Genkichi Akamine served as a Private First Class in Company A, 100th/442nd RCT. He was born on January 28, 1917, in Waipahu, Hawaii, the only child of Genjiro and Uto Akamine who had immigrated from Okinawa in 1906 and 1913, respectively.
When he signed his WWII Draft Registration card on October 20, 1940, Genkichi was living on Fort Street and working at Kewalo Basin as a fisherman on a deep-sea sampan, his point-of-contact was his mother Uto, and he was 5’5”, 133 lbs. He enlisted in Honolulu on November 14, 1941.
Akamine served throughout the war. This famous photo of him was taken by the U.S. Army Signal Corps in Castellina, Italy, on July 15, 1944, after the battle for Livorno (Leghorn). He was listed as a sniper for the 100th Battalion. He was wounded and received a Purple Heart, although the date and place were not found in our research. He also received the Distinguished Unit Badge with Oak Leaf Cluster and the Combat Infantryman Badge.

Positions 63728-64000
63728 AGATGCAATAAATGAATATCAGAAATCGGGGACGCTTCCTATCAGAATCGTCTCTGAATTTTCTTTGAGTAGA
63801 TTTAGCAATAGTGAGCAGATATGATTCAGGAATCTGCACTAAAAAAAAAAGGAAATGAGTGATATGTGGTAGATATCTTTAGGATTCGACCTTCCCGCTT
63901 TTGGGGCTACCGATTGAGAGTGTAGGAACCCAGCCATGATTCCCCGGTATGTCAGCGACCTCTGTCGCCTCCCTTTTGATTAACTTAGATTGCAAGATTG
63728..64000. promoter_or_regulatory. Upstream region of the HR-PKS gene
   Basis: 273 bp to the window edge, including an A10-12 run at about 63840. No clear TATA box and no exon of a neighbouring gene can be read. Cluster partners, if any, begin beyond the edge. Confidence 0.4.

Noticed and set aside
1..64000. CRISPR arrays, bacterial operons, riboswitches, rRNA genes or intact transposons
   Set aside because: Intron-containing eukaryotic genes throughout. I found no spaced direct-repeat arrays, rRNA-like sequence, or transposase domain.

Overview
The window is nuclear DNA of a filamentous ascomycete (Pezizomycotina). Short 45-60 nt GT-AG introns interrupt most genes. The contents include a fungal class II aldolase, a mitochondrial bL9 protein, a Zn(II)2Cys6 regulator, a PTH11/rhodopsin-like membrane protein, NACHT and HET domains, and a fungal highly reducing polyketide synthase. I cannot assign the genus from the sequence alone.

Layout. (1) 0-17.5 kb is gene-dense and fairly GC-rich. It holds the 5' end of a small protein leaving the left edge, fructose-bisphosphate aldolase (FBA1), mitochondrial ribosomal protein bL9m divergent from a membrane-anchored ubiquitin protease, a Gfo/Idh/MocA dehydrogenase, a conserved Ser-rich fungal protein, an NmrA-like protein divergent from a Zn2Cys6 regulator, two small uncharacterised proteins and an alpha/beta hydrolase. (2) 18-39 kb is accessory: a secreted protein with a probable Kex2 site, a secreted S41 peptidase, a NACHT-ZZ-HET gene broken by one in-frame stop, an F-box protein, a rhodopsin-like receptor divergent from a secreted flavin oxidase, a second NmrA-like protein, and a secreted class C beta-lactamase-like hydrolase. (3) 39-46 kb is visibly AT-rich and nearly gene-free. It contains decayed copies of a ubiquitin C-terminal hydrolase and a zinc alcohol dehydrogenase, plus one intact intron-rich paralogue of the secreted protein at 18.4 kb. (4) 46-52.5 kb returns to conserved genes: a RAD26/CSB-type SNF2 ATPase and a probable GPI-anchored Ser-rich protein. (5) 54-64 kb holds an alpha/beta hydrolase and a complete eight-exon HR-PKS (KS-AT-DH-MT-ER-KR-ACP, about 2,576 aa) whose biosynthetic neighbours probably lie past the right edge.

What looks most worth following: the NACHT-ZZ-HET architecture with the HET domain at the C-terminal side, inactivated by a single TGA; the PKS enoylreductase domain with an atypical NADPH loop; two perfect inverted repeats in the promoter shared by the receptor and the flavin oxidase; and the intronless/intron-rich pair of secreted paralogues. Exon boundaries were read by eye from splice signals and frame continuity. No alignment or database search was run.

After the war Genkichi married Margaret Sadako Kaneshiro and they lived in Halawa Housing, a government-run housing area that was popular with recently returned Nisei veterans. He was employed by the U.S. Navy as a pipefitter. Over the years, they had one son and three daughters.
On July 31, 1947, Akamine was among 252 disabled veterans who were honored as special guests at the Fort Shafter ceremony to activate the 100th/442nd as a unit of the U.S. Army Reserves. He was a member of Club 100 (100th Battalion veterans) and a life member of the Leeward Oahu Chapter No. 8, Disabled American Veterans (DAV). Genkichi’s name appears on the Go For Broke National Education Center Memorial in Los Angeles, Section 4B, Row 70.
Genkichi Akamine died on February 17, 1991, and was buried in the National Memorial Cemetery of the Pacific at Punchbowl, Honolulu, in Section L, Site 397, with his wife Sadako.